As Promised here is some information to help people with their lens choices for photographing the night sky.
I dont believe there is any real answer to “what lens should I use for night sky photography”. Personally I think its up to the artistic vision of the photographer to choose what suits best.
In this post I will run through a few examples, to show how different lenses can be used and how they can change a scene dramatically.
If you havn’t already it would be really benificial to go and read my first post on basic night sky photography before you continue reading.
Lets start with a few comparison shots. The above picture is of the same Aurora at almost exactly the same time taken near the 90 mile beach Victoria, Australia. The top pic is taken with a canon 1200D and 18-55 kit lens at 18mm and the bottom a Canon 6d and samyang 14mm 2.8.
I took these two pictures to prove that you can get a great picture of an Aurora with a simple kit set up, (actually the cheapest most basic canon dslr I could find).
As you can see there is quite a difference between the two. The kit lens at 18mm (approx 28mm true focal length, remember cropp factor?) is showing a narrow field of view. Where as the 14mm and the 6d with its full frame sensor is showing an extremely wide view.
Here is a couple more.
The picture on the left is taken with a canon 6d and 28mm lens. The picture on the right is taken with a Canon 6d and 14mm lens.
As you can see these two combinations give very different results in a similar situation, actually the focal length is almost exactly the same as the previous example. The 28mm lens shows just a portion of the milkyway and compresses the scene making the milkyway seem closer and more dominant. The 14mm lens on the other hand allows you to see more of the milkyway rising above the tree and it looks further away.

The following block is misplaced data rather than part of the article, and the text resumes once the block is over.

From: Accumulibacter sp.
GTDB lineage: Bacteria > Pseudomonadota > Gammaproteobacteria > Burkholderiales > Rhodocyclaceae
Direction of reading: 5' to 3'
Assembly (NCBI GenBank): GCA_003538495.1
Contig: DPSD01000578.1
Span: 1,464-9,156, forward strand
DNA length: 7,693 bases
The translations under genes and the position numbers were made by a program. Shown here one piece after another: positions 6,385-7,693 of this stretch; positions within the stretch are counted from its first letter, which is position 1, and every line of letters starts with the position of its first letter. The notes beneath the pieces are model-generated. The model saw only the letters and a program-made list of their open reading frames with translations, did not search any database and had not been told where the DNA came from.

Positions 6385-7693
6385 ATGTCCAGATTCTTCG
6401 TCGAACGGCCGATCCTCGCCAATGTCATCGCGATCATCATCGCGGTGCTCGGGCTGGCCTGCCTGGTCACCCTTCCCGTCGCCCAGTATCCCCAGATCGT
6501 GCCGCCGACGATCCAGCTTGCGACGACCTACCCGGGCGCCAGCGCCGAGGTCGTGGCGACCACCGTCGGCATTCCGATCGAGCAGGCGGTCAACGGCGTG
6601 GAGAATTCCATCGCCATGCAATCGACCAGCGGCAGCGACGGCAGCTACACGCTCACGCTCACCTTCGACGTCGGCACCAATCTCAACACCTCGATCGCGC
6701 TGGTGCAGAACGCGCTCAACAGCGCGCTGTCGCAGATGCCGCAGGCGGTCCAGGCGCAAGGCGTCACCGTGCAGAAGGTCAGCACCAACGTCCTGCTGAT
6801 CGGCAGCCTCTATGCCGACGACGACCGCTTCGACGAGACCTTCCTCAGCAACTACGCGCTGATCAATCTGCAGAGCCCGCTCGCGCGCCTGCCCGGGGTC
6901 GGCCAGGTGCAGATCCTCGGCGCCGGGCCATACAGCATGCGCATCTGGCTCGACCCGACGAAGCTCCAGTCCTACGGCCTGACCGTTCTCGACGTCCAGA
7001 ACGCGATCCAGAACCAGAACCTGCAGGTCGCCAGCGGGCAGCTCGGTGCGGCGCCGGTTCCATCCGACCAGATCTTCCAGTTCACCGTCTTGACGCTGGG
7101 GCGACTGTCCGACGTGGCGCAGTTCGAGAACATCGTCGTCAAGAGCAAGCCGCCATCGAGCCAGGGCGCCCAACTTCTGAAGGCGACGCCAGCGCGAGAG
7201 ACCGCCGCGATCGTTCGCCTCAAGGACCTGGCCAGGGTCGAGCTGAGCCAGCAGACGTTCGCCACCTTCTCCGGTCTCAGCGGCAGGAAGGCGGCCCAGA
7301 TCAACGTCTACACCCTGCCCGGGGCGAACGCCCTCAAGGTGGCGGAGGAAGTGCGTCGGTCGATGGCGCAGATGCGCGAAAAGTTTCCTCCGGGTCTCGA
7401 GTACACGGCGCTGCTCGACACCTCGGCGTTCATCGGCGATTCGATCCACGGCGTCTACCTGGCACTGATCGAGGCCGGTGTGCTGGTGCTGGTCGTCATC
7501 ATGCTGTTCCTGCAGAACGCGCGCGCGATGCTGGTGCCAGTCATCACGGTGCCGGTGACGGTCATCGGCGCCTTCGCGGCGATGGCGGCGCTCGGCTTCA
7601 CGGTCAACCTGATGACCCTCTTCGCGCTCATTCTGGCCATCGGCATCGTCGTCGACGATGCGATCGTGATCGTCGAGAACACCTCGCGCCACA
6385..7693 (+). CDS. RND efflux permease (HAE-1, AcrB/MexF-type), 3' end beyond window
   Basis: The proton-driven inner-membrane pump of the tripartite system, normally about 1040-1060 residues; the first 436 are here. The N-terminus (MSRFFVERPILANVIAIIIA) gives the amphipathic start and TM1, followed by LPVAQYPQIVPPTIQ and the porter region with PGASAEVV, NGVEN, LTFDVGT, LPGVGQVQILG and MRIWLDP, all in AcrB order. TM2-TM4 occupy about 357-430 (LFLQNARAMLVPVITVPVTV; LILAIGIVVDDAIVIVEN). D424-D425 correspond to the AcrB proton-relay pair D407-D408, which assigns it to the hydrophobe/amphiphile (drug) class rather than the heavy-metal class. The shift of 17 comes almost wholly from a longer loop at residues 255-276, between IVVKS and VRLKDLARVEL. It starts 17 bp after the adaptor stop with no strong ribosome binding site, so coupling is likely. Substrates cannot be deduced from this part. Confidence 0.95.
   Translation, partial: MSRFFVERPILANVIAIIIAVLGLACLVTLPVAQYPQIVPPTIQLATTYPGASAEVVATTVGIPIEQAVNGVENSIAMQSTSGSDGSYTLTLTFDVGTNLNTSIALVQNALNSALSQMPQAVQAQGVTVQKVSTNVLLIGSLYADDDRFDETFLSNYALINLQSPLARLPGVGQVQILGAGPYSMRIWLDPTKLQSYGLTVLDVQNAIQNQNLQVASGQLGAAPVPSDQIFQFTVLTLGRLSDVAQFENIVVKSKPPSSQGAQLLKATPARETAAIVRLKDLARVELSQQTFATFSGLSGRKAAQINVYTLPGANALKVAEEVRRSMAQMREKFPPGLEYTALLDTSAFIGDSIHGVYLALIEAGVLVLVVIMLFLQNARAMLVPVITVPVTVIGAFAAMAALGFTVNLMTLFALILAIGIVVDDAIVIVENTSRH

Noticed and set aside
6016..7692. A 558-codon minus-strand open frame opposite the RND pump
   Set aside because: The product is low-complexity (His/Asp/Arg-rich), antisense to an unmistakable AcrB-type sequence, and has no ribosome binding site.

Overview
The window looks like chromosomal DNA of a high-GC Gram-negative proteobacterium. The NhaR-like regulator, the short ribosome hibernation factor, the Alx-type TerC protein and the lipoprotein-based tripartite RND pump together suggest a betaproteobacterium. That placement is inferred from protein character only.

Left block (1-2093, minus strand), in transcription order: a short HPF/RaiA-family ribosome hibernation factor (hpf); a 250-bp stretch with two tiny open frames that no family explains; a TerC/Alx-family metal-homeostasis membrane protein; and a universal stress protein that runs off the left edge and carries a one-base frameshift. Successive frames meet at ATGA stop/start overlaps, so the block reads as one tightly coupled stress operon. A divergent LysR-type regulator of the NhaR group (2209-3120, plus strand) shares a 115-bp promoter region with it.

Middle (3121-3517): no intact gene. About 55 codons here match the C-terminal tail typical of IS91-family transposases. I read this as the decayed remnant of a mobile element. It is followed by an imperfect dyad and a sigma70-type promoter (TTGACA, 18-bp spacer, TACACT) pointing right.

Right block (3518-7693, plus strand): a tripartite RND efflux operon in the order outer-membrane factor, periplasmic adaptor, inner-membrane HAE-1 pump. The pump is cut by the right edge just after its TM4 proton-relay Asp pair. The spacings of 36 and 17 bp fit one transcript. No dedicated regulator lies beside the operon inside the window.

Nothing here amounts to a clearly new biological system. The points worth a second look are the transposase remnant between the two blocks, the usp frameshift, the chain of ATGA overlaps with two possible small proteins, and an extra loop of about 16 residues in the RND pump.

You can see in these picturess the wide angle can show alot of the night sky, lets have a look at a fisheye lens.
Canon 6d, sigma 15mm fisheye f2.8, 30sec, 6400iso
The fisheye captures an incredible amount of sky and foreground, its slightly shorter than 14mm but being a fish captures a little more, the only downfall is a lot of curvature/distortion with its fisheye view, although well hidden in this example. I found the fisheye limited in the amount of situations I could use it because of the amount of curvature it produces.
Lets see something different!
Canon 1DMKIV 130mm, f4, 25 sec, 800iso
This picture is from a lookout in my home town Stratford. I used a canon 70-200 lens for this image at a focal length of 130mm (170mm true focal length when cropp factor is taken into account). It gives a totally different look again compressing the whole scene, bringing the trees and distant mountains in closer and giving large star trails as we broke the 600 rule by alot, still a nice night sky picture and exactly what I was after.
Lets break the 600 rule by a lot with a wide angle lens.
Canon 1D MKIV, 17mm, f5.6, 217sec 200iso
The above picture is my first ever Aurora I unknowingly captured while out shooting long exposures and light painting under a full moon (look on the right). It was taken at 17mm (21mm true focal length) at f5.6 200iso for 217sec.
At 21mm true focal length and such a long exposure. It’s given a wide scene with streaking clouds, longish star trails, soft water, movement in the orange fence and gave me enough time to light paint some of the scene, including walking in front of the camera during exposure. Obviously I also got the added bonus of the Aurora, who said you need a fast lens and short exposure to shoot Aurora!
As this is aimed at someone new to night photography I’ve left out longer focal length lenses such as 400mm. I’ve also left out any recommendations on particular lenses as I wanted to illustrate you can use almost any lens/camera and get interesting images. I feel a lot are put off even getting out to take night sky images if they dont have the “right” equipment.
I suggest go out and see what you can do with what you already own, practice with the 600/500 rule, get technique right and then break it with longer exposures, you may be suprised at what your current gear is capable of.
But for those wanting to step up I will be writing another blog to accompany this one with more specific information on what to look for in a lens and some popular lens choices.
Enjoy your photography. Get outside, explore your back yard.
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